At the start of 2005, online magazine ‘Edge The World Question Centre’ posed the following question to a number of scientific intellectuals:
‘What do you believe is true even though you cannot prove it?’
This is an excellent question, to which many responses can and have been given. However, of the 120 responses garnered and published by The Edge, the answer given by Oxford University’s ‘Professor for the Public Understanding of Science’, Dr Richard Dawkins, has received the most attention (at least within the British media). Dawkins’ Credo has been reported by news.telegraph and Guardian Unlimited, and Dawkins was interviewed on BBC Radio 4’s Sunday-morning current affairs magazine Broadcasting House (09/01/05), where he said:
Darwinism is the explanation of life on this planet, but I believe that all life, all intelligence, all creativity and all ‘design’ anywhere in the universe, is the direct or indirect product of Darwinian natural selection. It follows that design comes late in the universe, after a period of Darwinian evolution. Design cannot precede evolution and therefore cannot underlie the universe.
As Roger Highfield observes in the Telegraph, Dawkins’ belief that evolution explains all life, creativity, intelligence and design anywhere in the universe: ‘means that there is no need for a god to design the universe.’
Dawkins thinks he can prove that evolution accounts for all life, intelligence, creativity and (crucially) all design on earth, but he says he cannot prove that it accounts for all life, intelligence, creativity and design in the universe. Therefore, whatever we make of evolution as an explanation of life on earth, we need to recognize that only from the unproven generalisation that Darwinian evolution accounts for all life, intelligence, creativity and (crucially) design in the universe does it follow that: ‘Design cannot precede evolution and therefore cannot underlie the universe.’ Indeed, that particular conclusion only follows from the premise that evolution must (rather than does) account for all life, intelligence, creativity and (crucially) design in the universe. Such an a priori assertion is clearly metaphysical in nature rather than scientific. It seems clear, then, that Dawkins believes both that evolution must explain any and all ‘design’ in the universe and that there is no divine designer because he believes that metaphysical naturalism is true. As Phillip E. Johnson notes: ‘A theory of biological origins that is in a general way like Darwinism follows fairly straightforwardly from the proposition that God is an illusion and nature is therefore all that exists. . .’ Hence: ‘Darwinism is the answer to a specific question that grows out of philosophical naturalism. . . The question is: How must creation have occurred if we assume that God had nothing to do with it?’ Answering this question is not at all the same as answering this question: ‘How did creation occur?’ A naturalist like Dawkins has to give the same answer to both questions, whereas an agnostic or a theist may or may not give the two questions quite different answers, as the evidence dictates.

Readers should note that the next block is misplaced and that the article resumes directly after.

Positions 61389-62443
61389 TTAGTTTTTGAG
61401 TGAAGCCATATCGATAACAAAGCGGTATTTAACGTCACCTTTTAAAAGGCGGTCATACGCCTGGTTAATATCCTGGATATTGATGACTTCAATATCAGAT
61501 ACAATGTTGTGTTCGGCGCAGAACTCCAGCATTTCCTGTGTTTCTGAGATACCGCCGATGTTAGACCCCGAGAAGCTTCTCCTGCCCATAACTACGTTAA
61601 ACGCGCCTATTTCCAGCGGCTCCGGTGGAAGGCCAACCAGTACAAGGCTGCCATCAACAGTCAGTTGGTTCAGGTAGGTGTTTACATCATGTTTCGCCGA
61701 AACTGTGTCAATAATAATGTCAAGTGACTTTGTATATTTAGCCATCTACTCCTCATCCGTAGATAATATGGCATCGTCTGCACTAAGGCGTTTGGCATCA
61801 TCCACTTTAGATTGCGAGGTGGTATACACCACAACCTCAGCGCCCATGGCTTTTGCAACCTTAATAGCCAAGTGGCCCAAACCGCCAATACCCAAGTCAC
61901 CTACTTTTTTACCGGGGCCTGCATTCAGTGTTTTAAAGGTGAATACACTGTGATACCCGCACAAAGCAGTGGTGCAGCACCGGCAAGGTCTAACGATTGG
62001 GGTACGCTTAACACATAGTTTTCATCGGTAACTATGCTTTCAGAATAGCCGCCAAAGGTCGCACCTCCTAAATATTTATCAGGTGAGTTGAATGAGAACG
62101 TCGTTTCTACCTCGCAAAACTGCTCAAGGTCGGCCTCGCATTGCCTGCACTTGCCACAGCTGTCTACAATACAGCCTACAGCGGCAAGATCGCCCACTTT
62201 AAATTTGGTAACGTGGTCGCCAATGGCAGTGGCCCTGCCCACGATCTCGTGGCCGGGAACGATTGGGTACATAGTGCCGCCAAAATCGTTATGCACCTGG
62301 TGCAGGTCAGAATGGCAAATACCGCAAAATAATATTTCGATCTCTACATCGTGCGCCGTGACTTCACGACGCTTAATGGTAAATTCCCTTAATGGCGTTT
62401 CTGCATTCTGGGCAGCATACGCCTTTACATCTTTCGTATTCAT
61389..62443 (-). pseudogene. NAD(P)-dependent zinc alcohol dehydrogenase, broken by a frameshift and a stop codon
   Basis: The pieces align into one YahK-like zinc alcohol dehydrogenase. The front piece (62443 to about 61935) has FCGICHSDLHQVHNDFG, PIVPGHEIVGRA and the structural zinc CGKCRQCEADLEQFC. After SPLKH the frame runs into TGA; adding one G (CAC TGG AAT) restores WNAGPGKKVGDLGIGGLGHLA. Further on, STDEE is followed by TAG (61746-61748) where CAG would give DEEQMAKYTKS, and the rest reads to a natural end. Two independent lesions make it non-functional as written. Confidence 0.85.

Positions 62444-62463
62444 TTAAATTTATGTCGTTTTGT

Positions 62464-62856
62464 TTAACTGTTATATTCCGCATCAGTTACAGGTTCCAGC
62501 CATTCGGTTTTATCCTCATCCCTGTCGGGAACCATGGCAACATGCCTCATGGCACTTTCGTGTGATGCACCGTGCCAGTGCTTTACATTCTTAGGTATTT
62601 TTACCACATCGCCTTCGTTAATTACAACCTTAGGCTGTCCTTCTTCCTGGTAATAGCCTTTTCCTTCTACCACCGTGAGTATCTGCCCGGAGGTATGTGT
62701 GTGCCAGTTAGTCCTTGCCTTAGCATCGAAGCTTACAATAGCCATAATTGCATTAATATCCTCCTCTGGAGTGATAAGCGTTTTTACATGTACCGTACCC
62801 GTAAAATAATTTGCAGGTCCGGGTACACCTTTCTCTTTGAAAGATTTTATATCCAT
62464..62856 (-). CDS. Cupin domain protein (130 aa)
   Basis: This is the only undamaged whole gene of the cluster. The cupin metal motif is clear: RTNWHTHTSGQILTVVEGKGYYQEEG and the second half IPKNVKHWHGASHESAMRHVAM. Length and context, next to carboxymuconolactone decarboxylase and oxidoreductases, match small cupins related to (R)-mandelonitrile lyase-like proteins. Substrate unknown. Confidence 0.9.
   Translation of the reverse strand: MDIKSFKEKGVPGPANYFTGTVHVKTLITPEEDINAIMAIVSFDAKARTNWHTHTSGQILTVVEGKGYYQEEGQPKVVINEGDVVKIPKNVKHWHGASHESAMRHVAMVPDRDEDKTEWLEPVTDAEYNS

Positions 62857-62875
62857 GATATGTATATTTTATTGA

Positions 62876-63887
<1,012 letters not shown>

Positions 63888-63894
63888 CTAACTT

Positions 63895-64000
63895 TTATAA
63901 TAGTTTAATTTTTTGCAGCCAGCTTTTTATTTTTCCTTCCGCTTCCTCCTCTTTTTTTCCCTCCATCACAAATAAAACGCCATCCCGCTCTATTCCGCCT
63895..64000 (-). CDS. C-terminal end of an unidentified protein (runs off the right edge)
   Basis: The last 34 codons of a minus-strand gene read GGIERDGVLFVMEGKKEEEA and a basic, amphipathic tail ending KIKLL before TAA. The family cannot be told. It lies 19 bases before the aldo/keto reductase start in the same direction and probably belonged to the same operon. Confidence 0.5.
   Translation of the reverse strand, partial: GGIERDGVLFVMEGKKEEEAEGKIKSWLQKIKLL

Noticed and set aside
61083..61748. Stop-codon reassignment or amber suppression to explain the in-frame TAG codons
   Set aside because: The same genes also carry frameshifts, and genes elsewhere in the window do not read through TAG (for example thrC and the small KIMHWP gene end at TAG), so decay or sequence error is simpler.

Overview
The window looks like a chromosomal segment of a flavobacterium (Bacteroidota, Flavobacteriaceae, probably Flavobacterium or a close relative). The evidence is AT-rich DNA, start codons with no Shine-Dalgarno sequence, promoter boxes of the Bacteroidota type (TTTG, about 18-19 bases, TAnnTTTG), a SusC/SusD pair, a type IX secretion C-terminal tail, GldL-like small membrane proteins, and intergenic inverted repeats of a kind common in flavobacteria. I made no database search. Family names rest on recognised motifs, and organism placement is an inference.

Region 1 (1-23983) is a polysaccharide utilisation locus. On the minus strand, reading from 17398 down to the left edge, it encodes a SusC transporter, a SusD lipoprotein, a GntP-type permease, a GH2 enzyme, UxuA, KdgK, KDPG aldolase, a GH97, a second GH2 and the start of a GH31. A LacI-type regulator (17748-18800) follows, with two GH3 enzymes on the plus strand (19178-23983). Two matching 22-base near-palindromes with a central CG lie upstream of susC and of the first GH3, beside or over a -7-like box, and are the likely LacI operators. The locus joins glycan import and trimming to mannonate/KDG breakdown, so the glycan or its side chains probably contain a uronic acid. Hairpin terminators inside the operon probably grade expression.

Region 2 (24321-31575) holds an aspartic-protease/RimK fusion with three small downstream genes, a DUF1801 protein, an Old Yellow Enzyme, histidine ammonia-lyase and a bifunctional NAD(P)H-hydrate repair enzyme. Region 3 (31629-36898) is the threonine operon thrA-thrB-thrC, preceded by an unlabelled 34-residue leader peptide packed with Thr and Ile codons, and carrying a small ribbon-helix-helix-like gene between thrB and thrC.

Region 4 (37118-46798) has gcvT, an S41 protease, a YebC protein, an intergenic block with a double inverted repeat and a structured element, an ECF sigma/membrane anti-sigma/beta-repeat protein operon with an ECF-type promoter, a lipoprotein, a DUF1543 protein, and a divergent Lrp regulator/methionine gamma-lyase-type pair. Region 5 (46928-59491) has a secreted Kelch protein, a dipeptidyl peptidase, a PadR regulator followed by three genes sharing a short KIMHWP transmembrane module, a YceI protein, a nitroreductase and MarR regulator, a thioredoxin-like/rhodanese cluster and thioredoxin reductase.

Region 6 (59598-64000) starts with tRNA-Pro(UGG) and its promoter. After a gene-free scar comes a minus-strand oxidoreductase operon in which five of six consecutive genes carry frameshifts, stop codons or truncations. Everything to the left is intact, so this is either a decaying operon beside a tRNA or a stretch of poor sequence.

Moreover, since it is the Darwinian generalisation Dawkins relies upon to prove that design ‘cannot underlie the universe’, his admission that the Darwinian generalisation is something he believes even though he cannot prove it, shows that Dawkins’ belief that design does not underlie the universe is something he believes even though he cannot prove it. This is as much as to say that metaphysical naturalism is something Dawkins believes even though he cannot prove it.
How extraordinary to find Dawkins, who regularly uses evolution as a stick to beat belief in a designer (such as God), admitting that his stick is a conjecture, and his belief in it a matter of the kind of faith without evidence that he attributes to, and scorns in, religious believers. For example, during a lecture at the Edinburgh International Science Festival Dawkins said: ‘If you ask people why they are convinced of the truth of their religion, they don't appeal to evidence. There isn’t any. . . I will respect your views if you can justify them. But if you justify your views only by saying you have faith in them, I shall not respect them.’ (This is, of course, not what religious believers usually mean by ‘faith’. As Alban McCoy writes: ‘there is no reason without faith, and no faith without reason: they are inextricably connected. They appear disjointed and opposed only when reason is understood in the narrow sense of positivism and faith is understood in the narrow sense of fideism.’)
In an open letter written to his daughter Juliet on her tenth birthday (and published in A Devil’s Chaplain), Dawkins advises her to only accept beliefs supported by evidence. ‘Have you ever wondered how we know the things that we know?’, asks Dawkins. The answer, he says (and he does seem to mean the answer), is ‘evidence.’ Dawkins advises Juliet: